Friday, August 11, 2017

Notes on IN THE HEAT OF THE NIGHT (1967)

Films have been my passion ever since I was in grade school.  Family members and childhood friends will attest to that.  When I was in high school, I would take my little transistor radio with me on the day the Oscar nominations were announced.  Back then, the nominations were announced early in the afternoon Pacific Time, not in the pre-dawn hours as they are now.  I have some notes on the Oscar winner for Best Picture and Best Actor of 1967.  The movie was IN THE HEAT OF NIGHT, a murder mystery and race drama starring Sidney Poitier and Rod Steiger (Oscar winner).  It was directed by Norman Jewison.  I write my notes as someone who remembers that time.  I was a high school student in Watts, the South Central L.A. community still healing from days of the Watts Riots that started on August 11, 1965.  Police agitation and racial inequality were elements in that rebellion.  My notes are in response to an article I just read on Twitter from a British site I like and read regularly -- GUARDIAN FILM.  On August 10th, it posted an article that included some comments about Jewison's IN THE HEAT OF THE NIGHT.
One of the other five films nominated for Best Picture was BONNIE AND CLYDE.  The GUARDIAN FILM article is called "Bored of blockbusters?  Why Hollywood needs another Bonnie and Clyde moment."  The article, written by Danny Leigh, can probably also be found if you log onto
BONNIE AND CLYDE was released in August 1967.  Because this is a special anniversary year of its release, that's why its stars, Faye Dunaway and Warren Beatty, appeared on the Oscars earlier this year to present the award for Best Picture of 2016.  The winner was MOONLIGHT, not LA LA LAND.  And the mistake was not theirs.  The responsible party was so busy live-tweeting his selfies with celebrities backstage that he was not paying attention to his job.  He handed the stars the wrong envelope. To me, this was proof that live-tweeting can be in the same lane as texting while driving.  You're not paying full attention to what's in progress in front of you.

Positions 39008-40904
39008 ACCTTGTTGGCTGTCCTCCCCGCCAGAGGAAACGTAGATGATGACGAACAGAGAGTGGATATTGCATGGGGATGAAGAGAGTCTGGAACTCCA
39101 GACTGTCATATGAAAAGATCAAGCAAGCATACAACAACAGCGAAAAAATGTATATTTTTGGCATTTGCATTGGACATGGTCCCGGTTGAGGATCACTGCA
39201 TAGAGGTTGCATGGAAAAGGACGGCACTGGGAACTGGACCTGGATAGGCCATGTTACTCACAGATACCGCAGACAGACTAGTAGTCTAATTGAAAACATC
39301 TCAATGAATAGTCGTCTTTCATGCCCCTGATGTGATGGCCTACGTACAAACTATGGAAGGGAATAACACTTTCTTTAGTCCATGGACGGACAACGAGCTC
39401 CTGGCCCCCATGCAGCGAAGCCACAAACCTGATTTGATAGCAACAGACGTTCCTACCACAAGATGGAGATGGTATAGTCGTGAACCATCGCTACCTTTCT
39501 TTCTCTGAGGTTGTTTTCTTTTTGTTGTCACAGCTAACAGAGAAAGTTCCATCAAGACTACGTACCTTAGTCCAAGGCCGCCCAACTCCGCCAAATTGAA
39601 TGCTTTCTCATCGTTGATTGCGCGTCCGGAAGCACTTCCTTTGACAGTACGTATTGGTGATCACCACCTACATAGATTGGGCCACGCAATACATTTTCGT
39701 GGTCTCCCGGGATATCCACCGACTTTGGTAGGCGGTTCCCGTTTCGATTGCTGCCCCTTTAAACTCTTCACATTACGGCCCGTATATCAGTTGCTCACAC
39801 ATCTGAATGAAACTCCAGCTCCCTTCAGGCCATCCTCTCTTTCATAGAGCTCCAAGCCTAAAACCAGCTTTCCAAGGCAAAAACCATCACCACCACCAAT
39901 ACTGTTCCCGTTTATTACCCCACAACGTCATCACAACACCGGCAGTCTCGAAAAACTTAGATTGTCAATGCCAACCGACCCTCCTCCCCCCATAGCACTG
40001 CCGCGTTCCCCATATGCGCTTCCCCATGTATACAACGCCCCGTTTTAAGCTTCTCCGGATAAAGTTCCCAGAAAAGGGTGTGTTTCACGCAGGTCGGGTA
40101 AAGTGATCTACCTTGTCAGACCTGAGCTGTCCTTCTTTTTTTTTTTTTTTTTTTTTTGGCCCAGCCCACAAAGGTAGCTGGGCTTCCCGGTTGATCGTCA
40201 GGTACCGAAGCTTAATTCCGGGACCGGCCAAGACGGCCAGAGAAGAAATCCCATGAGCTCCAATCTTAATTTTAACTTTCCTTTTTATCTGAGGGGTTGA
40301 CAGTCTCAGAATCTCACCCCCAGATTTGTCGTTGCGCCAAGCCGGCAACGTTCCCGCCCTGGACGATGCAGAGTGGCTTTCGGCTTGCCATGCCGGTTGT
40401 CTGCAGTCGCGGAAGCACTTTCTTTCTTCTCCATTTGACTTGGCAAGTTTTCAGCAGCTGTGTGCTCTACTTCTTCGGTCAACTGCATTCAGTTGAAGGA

Columnist Danny Leigh wrote that BONNIE AND CLYDE, based on the true story of two 1930s gun-toting bank robbers, was a "transformative crime movie."  No argument from me on that point.  The movie challenged the dying production code with its shoot-out violence.  Beatty, producer and star, was making a statement.  He wanted the gunfire volume to be louder and jarring.  Like what George Stevens did in SHANE.  Where conservative Hollywood monitors hated about the screen violence from the two young characters financially kicked to the curb by The Great Depression at a time when banks were foreclosing on homes, young working class American men were being drafted into the Vietnam War.  A young generation saw the war and heard similar gunfire every day on the network evening news.  The ratings board was upset with the make-believe violence onscreen, meanwhile the 1960s was a most turbulent and tragically violent decade in real life.  President John F. Kennedy had been shot and killed while in office.  The Vietnam War was extremely unpopular and had divided a nation.  I was a high school kid who was afraid that war would drag on and I'd be drafted.  Uncle Sam seemed to favor scooping up black and brown males from low-income communities for service.

Jack L. Warner was still the head of Warner Brothers and the only one of the big Hollywood movie studio bosses who still had his position.  He didn't have any faith and BONNIE AND CLYDE and wanted to release it to drive-in movie theaters, according to Beatty.  That struck me as ironic because, in its heyday, Warner Brothers was famous for gangster movies and crime stories starring James Cagney, Humphrey Bogart and Edward G. Robinson as machine gun-toting hoodlums.